Conservation of biodiversity in private lands: Are chilean landowners willing to keep threatened species in their lands?

Francisco Zorondo-Rodríguez, Victoria Reyes-García, Javier A. Simonetti

Research output: Contribution to journalArticleResearchpeer-review

13 Citations (Scopus)

Abstract

© 2014 Zorondo-Rodríguez et al. Background: The biological conservation in private lands largely depends upon landowners' willingness to keep populations of wild species on them, an issue highlighted by the Convention on Biological Diversity. In this study, we aim (i) to understand small landowners' behavioural intentions, or relative intensity to adopt a given behaviour, towards threatened wildlife and (ii) to assess the role of local ecological knowledge, awareness of protected area, and forest ownership on landowners' behavioural intentions towards threatened biodiversity. We interviewed peasants living around Los Queules National Reserve in Central Chile. Results: Interview results showed that behavioural intentions towards threatened species were species-dependant. Results also showed that higher ecological knowledge and awareness of a protected area were associated with positive behavioural intentions towards wildlife. Peasants who owned land with larger forest cover reported positive behavioural intentions towards wildlife more frequently than peasants with less forest cover on their lands, although associations were not consistent across species. Conclusions: We conclude that (i) opportunities for getting peasants to support species conservation depend on the particular species and vary across peasants and (ii) there is a relevant social heterogeneity among peasants in terms of behavioural intentions towards species. As both factors likely influence conservation outcomes, they should be considered in the design of biodiversity conservation efforts.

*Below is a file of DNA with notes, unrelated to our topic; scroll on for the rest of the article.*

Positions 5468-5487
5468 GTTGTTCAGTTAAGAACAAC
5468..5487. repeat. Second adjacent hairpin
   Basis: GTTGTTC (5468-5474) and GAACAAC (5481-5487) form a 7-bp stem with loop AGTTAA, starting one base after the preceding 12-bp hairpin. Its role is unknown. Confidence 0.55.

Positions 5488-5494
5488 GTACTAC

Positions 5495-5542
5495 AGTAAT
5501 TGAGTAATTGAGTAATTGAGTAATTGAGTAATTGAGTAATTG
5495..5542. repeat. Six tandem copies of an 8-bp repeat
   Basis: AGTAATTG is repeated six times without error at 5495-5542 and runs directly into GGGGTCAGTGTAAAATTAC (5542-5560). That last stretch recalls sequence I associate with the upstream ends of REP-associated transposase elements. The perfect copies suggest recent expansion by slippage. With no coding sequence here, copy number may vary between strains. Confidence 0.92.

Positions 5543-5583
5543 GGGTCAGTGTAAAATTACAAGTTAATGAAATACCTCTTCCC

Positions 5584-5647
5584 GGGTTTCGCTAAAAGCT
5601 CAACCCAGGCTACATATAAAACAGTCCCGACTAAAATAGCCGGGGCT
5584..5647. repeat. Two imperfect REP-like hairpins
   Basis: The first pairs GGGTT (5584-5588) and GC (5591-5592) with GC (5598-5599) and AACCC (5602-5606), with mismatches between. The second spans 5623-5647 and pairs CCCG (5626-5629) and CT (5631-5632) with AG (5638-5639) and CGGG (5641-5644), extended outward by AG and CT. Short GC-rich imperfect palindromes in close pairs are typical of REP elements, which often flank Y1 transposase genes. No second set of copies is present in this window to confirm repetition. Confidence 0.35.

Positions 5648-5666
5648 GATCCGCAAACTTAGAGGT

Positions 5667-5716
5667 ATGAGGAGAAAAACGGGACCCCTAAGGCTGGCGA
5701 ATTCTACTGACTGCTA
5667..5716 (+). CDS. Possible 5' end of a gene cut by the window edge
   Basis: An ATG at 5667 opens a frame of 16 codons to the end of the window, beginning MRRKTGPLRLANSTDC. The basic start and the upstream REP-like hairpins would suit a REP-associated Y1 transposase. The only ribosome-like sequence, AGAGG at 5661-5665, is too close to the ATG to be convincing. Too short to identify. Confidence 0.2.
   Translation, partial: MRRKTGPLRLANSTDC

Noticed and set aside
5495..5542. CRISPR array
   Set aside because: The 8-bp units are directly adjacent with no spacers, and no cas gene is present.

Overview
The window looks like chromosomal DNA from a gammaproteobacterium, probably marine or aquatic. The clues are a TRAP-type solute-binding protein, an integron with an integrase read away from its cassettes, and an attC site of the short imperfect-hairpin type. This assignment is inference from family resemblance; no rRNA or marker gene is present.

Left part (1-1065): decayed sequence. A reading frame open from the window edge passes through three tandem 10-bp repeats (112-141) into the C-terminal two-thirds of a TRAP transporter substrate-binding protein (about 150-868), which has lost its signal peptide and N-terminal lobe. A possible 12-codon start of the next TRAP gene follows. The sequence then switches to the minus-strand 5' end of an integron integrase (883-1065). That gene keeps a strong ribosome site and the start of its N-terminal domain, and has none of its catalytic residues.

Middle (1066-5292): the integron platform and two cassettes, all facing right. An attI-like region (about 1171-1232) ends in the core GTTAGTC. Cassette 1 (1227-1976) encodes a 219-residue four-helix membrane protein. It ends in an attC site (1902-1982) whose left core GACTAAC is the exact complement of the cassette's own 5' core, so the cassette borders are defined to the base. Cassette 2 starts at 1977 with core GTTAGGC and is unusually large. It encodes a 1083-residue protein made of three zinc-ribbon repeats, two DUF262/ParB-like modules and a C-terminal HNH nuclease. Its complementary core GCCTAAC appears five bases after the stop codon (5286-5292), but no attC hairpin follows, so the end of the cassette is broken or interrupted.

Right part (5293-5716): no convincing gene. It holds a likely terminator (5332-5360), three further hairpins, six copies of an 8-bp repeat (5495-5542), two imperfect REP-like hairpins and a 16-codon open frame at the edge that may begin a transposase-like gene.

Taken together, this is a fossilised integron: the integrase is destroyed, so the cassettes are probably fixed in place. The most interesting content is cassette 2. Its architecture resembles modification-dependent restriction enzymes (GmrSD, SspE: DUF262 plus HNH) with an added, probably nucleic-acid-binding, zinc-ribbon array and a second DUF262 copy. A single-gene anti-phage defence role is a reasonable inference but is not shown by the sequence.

Original languageEnglish
Article numberA2405
JournalRevista Chilena de Historia Natural
Volume87
DOIs
Publication statusPublished - 1 Jan 2014

Keywords

  • Attitude
  • Central Chile
  • Human-nature relationship
  • Maulino forest
  • Peasant

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